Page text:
Shift is an understatement. They’re calling it “decoupling,” which is foreign policy speak for divorce. The month after I arrived, Trump made his first announcement about tariffs. Meanwhile, a tech war ramped up against ZTE and Huawei, Huawei’s CFO was detained in Canada, China started detaining Canadians and the United States arrested several spies for China. Meanwhile, tighter regulations for international NGOs and religious activities spurred a mass exodus of foreigners, internment camps in Xinjiang were exposed, protests in Hong Kong broke out and China boycotted the NBA. So, yes, there has been a shift. I recall one Chinese academic getting triggered when I used the phrase “stealing intellectual property.” She preferred the term “copycatting.” But overall, personal interactions have remained friendly. That is partly because there’s a sense in China that those are issues between our governments and far removed from us normal people. And also because I knew I wasn’t going to change anyone’s mind. But I did want to learn others’ perspectives, so I tried to ask good questions and listen well. In rare instances, I would come across people who also wanted to listen and learn new perspectives; those were good conversations.
Were you ever worried about your own safety?
Thankfully, I have a clear conscience. The Communist Party’s least favorite foreigners are spies and missionaries—and I’m neither. It’s twisted, I know, but I’m almost glad they’re surveilling me—and I hope they’re doing a good job of it—so they know what I’m not doing. Still, a few days ago, I did get a call from the local propaganda bureau inviting me in to “drink tea,” a widely known euphemism for getting a talking to from the Party. These folks are not very high up—their activities include making cartoons to communicate Party messaging to illiterate farmers—so I wasn’t fearful, but I didn’t know what to expect. It turns out they actually wanted to drink tea. (I do live in a tea village.) What do you think about our tea? How would you address our environmental challenges? What about the poverty elimination campaign? They asked good questions—How can we do better?—and I appreciated that they valued my perspectives. They even wrote up a nice piece of, well, propaganda, that quotes me as saying “The Communist Party is good.” What I said was, “The Communist Party has done a good job improving the economic livelihoods of people in rural Yunnan.” Oddly, my comments on the trade war and Hong Kong didn’t make it into their piece.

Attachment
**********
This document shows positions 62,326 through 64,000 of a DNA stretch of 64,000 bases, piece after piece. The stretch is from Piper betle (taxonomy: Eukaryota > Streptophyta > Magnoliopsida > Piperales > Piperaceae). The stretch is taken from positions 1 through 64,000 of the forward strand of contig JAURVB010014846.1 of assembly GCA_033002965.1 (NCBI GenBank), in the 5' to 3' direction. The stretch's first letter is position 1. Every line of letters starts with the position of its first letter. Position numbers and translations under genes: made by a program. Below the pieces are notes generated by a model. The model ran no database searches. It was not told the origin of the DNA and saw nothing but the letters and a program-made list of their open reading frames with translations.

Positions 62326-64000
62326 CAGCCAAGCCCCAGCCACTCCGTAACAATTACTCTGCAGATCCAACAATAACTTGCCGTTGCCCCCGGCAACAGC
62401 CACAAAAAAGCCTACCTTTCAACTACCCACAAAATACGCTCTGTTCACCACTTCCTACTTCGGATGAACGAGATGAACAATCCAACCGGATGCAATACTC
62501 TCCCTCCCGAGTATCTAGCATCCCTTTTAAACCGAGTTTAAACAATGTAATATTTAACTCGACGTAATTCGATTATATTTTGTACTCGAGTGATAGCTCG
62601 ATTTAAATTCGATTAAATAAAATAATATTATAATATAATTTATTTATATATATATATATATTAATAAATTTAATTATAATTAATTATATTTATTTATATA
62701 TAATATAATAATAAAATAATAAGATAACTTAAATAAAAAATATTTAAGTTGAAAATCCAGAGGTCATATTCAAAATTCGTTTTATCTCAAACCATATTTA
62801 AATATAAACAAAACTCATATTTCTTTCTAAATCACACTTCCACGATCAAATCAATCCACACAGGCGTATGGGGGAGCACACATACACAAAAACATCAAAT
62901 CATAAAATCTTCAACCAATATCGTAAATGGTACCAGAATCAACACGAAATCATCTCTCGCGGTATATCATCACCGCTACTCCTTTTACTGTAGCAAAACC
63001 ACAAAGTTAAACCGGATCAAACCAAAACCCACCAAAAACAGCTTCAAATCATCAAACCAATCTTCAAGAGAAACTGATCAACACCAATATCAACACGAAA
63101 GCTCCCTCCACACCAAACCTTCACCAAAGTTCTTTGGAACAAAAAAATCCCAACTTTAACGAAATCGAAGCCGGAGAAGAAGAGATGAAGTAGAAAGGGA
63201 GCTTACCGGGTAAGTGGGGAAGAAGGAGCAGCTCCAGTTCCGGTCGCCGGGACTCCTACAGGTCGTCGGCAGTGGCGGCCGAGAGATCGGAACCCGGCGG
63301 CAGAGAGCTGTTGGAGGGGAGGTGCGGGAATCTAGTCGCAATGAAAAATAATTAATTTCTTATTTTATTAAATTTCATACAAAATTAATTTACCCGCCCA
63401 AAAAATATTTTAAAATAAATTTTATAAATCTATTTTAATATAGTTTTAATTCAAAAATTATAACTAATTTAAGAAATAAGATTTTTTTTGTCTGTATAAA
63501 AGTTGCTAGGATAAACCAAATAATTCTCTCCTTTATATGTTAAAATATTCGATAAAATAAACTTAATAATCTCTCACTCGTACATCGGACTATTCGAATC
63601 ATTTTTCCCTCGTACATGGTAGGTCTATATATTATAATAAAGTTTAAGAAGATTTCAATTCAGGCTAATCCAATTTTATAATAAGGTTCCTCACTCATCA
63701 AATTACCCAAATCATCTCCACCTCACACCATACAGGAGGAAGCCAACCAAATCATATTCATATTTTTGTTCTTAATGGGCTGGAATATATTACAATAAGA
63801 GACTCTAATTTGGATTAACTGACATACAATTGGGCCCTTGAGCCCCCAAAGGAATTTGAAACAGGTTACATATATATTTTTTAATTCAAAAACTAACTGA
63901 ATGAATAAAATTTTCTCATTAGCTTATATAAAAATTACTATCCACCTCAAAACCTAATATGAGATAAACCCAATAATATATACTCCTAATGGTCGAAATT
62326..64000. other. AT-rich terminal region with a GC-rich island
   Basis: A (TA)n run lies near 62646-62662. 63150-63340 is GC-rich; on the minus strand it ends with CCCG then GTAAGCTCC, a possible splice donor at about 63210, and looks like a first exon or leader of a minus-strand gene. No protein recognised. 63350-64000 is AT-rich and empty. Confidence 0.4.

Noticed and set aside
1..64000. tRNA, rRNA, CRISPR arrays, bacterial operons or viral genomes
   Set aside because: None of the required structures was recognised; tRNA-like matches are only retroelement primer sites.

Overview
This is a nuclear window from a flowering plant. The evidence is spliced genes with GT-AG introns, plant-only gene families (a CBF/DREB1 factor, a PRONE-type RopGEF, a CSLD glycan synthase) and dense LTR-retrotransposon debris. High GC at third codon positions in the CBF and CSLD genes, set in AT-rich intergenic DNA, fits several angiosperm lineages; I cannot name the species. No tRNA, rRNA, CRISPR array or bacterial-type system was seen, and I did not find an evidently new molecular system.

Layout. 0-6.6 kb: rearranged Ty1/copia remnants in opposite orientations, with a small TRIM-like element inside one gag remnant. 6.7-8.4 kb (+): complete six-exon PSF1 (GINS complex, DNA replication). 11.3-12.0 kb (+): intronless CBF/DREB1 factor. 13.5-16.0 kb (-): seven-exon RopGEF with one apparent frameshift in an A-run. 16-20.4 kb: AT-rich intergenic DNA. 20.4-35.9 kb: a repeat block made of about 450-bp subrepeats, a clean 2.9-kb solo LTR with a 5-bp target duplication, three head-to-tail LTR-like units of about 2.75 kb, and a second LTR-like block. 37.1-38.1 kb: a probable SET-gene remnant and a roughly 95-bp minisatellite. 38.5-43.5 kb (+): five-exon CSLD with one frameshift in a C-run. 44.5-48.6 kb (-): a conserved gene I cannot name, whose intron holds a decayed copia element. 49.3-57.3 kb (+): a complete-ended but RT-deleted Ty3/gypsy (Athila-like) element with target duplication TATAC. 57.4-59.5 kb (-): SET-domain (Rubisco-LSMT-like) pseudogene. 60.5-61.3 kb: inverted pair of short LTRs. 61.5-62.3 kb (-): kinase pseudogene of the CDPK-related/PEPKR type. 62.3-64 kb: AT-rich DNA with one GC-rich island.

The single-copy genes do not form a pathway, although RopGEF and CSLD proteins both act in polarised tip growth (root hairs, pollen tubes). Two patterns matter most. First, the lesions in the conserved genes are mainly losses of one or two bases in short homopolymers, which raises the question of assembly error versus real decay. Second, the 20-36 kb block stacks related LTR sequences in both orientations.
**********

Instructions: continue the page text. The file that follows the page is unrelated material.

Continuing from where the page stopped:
You mentioned the poverty elimination campaign. Tell me more about that—is it even possible to eliminate poverty?
China has had poor people for a long time. And it’s long made efforts to address that with trickle-down economics, infrastructure development projects and social programs. But General Secretary Xi Jinping is the first politician to make it a SMART goal—specific, measurable, achievable, relevant, time-bound. In 2013, he proposed China end abject rural poverty by 2020, then the State Council made it an official policy goal in 2015. Since then, the Party has thrown all its resources at the problem: money, people, know-how. In 2016, the first year after the effort became official policy, central and provincial governments almost doubled spending on poverty elimination, an increase of about $6 billion—more than spending increases of the previous eight years combined. And it’s only gone up since.
Each impoverished household across the country has been surveyed—family size, land size, livestock and crops, annual income—and entered into the government’s big data system, then provided something of a ten-point plan to get them out of poverty and paired with an individual Party member responsible for making that happen. According to official statistics, 98 million people were impoverished in 2012. By the end of 2019, that should be reduced to 7 million. That is an incredible feat. I will say that the abject poverty bar is low—roughly $500 annual income per person, plus basic education, healthcare and housing. There are also very legitimate concerns around the accuracy of official stats, corruption and sustainability of the effort. After the goal is achieved and officials get their promotions, will these people just fall back into poverty? But when you’re living on under $2 a day, these anti-poverty policies are high-impact. In Bangdong, families received about $7,000 to build new houses, schooling is free and about 95 percent of costs for medical treatment is now covered by national health insurance. So the mountains had cut these people off from economic opportunity for their entire lives, and now for the first time they have new homes and roads, and access to education and healthcare. They are materially better off than ever before. Is it any wonder they love Xi Jinping, who is on every poverty elimination billboard in the countryside?
A case file hangs on the front door of each impoverished household with personal details such as land size, annual income and a bullet point plan to get the inhabitants out of poverty
Are you saying the Chinese Communist Party is good?